QUESTIONER: Whether the situation as you see that the markets are, well, obviously not any global markets but also the Russian markets have been destabilized recently. Will that have any effect, do you think, on Georgia's recovery going ahead?

MR. OWEN: Well, I think that certainly one uncertainty for the future for Georgia is the international global financial environment, and it's one factor that will affect the extent to which investor confidence will revive and capital inflows will resume.

But I think that it's probably not the critical factor for Georgia. I think that, for example, since the global credit squeeze began last year, Georgia has been little affected by that. Capital inflows and confidence in the Georgian economy was sustained and, indeed, increased very strongly in the first half of this year when capital inflows reached a record level. And, I think the critical thing for investors will be specifically their belief that the Georgian economy has a sound future and that strong policies will be maintained.

QUESTIONER: I was also interested where the government plans to cut spending.

MS. CORONEL: I think what the government wants to do from now on is to cut current spending and to emphasize reconstruction and relief spending. So that is a very good adjustment in terms of the quality of spending.

QUESTIONER: Okay. So no specific areas?

MS. CORONEL: The specific areas in which they want to increase spending is for relief, for example, for addressing the needs of displaced persons and for the reconstruction effort.

QUESTIONER: Okay. I just have one more last question.

You mentioned that there's going to be additional multilateral and bilateral assistance. Do you have any idea what that is yet and is IMF part of the World Bank assessment group and any comments on that yet?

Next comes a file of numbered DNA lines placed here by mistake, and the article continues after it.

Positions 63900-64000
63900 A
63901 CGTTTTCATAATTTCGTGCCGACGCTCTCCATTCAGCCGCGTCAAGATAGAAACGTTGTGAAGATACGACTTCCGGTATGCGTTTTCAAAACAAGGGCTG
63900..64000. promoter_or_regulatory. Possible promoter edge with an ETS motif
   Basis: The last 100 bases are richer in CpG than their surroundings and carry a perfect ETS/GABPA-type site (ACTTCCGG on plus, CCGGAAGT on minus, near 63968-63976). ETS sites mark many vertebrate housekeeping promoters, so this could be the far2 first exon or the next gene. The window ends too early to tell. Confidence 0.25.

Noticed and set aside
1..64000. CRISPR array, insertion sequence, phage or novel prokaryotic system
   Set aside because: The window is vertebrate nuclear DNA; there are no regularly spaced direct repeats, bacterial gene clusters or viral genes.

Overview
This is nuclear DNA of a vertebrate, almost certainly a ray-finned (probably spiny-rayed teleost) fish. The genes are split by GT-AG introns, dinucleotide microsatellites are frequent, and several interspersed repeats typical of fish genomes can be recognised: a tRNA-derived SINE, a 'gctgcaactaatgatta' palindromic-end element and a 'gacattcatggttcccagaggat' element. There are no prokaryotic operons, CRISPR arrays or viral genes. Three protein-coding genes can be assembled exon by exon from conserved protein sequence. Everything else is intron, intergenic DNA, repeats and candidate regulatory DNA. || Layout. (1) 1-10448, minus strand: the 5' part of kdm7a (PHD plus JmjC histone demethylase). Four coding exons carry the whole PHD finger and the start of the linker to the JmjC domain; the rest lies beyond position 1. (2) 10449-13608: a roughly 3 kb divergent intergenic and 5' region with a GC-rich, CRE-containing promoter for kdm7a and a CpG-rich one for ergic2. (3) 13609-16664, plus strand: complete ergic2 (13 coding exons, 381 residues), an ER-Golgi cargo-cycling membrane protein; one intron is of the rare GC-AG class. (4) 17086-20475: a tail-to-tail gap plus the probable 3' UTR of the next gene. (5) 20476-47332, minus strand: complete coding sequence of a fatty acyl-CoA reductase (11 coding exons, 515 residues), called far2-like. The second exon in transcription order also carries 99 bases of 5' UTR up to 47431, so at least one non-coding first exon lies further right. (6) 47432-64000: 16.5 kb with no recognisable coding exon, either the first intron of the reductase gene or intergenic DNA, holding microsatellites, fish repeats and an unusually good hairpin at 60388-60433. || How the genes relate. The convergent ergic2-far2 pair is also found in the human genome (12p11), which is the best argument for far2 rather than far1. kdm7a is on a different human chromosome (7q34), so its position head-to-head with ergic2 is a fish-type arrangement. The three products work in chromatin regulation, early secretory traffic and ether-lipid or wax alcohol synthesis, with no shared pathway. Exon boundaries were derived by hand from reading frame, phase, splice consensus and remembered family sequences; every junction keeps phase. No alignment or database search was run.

MR. OWEN: Are you referring to the World Bank, the needs assessment mission led by the World Bank?

QUESTIONER: The needs assessment, correct. Yes.

MR. OWEN: We cooperate very closely with the World Bank, the World Bank team. There was a World Bank team in Georgia when the IMF team was there.

We're not actually a part of the team that's doing the needs assessment because that type of work is not really part of the IMF's area of responsibility, its mandate, but we are keeping in very close touch with the World Bank and aware of its work.

QUESTIONER: Right. Then you don't know what the loans and grants, the concession loans and grants coming down the pipeline, how much that is in addition to what you've given already?

MR. OWEN: Well, I mean other donors and other multilateral organizations are in the process of making announcements and deciding what their contribution will be. We don't have any concrete information on that beyond the information that was made available by those donors.

MR. BÜNEMANN: Right. I think we have covered the aspects that the conference participants wanted to address. So I would like to thank everybody who participated and we will have a transcript of the conference call on the IMF web site but probably not today. Tomorrow, I would guess it's feasible.

Thank you very much for participating.